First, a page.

Flying ships and ticket machines that give change among Thessaloniki residents’ ‘dreams’ for the city’s public transport
Thessaloniki residents don’t hesitate to dream big and have developed a sense of humour when it comes to their city’s public transport, based on their responses to a crowdsourcing platform (http://thess.ciptec.eu) asking them share their ideas for improving their daily commute.
The platform forms part of a campaign called “Bus and Thess…share your idea for more innovative public transport in Thessaloniki” and has so far attracted 540 users who have submitted 131 ideas, Thessaloniki University Polytechnic School Prof. Aristotelis Naniopoulos told the Athens-Macedonian News Agency (ANA) on Thursday.
These range from the purely fantastical to the downright practical while some smack of science fiction, such as the idea of replacing terrestrial transport with “flying ships” that pick up their passengers from elevated stations.
More down to earth suggestions include night-time transport services, ticket machines that give change or express buses to carry commuters from the city centre to areas outside the city.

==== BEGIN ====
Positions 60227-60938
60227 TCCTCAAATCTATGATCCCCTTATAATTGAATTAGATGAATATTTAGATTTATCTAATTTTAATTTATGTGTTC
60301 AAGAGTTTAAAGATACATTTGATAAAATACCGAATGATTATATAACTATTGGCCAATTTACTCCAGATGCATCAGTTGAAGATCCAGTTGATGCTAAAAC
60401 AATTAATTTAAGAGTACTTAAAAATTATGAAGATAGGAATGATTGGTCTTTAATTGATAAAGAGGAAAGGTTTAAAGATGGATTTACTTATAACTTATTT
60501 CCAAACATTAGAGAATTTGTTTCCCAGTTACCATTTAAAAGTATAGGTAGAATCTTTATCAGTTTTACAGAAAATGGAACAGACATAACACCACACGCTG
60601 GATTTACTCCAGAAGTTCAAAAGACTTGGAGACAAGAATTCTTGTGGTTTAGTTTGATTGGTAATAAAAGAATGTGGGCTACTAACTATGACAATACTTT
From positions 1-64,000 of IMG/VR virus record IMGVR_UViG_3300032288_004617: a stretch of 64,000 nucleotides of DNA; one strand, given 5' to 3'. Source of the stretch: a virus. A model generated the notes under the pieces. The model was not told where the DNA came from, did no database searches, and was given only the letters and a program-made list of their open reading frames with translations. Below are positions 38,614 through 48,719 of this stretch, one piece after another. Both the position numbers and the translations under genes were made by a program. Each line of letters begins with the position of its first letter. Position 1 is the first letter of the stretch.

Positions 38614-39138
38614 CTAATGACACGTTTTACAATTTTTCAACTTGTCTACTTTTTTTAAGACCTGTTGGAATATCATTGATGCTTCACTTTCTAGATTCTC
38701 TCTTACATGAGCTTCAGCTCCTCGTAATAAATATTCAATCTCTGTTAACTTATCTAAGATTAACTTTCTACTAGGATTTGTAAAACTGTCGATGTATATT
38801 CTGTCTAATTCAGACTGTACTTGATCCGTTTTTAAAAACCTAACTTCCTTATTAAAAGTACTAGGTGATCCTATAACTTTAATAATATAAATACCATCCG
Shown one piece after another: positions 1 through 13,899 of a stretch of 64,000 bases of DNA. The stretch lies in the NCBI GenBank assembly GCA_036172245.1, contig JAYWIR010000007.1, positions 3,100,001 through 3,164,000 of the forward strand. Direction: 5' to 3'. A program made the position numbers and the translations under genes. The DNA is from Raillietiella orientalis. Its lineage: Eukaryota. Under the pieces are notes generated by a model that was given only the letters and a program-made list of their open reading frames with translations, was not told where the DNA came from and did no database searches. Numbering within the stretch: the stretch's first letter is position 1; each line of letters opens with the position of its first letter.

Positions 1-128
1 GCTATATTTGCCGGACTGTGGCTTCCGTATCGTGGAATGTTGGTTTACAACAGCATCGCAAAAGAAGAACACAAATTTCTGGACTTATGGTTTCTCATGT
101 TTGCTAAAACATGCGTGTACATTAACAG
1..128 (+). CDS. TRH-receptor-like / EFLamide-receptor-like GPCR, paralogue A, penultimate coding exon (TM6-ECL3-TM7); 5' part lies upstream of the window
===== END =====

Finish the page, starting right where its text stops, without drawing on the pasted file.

Others are more whimsical, such as buses with free WiFi that play jazz and classical music, boat taxis in the bay or an app that lets passengers inform a bus driver they are running to catch a bus so that he or she might wait for them.
The initiative is finanaced by the EU research project Collective Innovation for Public Transport in European Cities (CIPTEC) and aims to improve city transport systems, making public transport more attractive and thus indirectly reducing traffic congestion and improving the urban environment for all, using ideas that come from all.
Naniopoulos, who coordinates the CIPTEC project, said that the site had 3,500 visitors and that 924 registered users had rated one or more of the ideas listed within.
“Participation is quite satisfactory, as was determined at a meeting of the partners in the programme in Brussels,” he noted.
CIPTEC currently involves the collaboration of 12 entites in seven European countries.
“There are some truly interesting ideas. We prefer those that have a relatively low cost and are relatively simple to implement,” he said, urging the public to continue submitting proposals until the end of March, when the campaign ends. All the ideas will then be assessed and the best will win prizes accompanied by gifts, such as a tablet, free travel cards and others.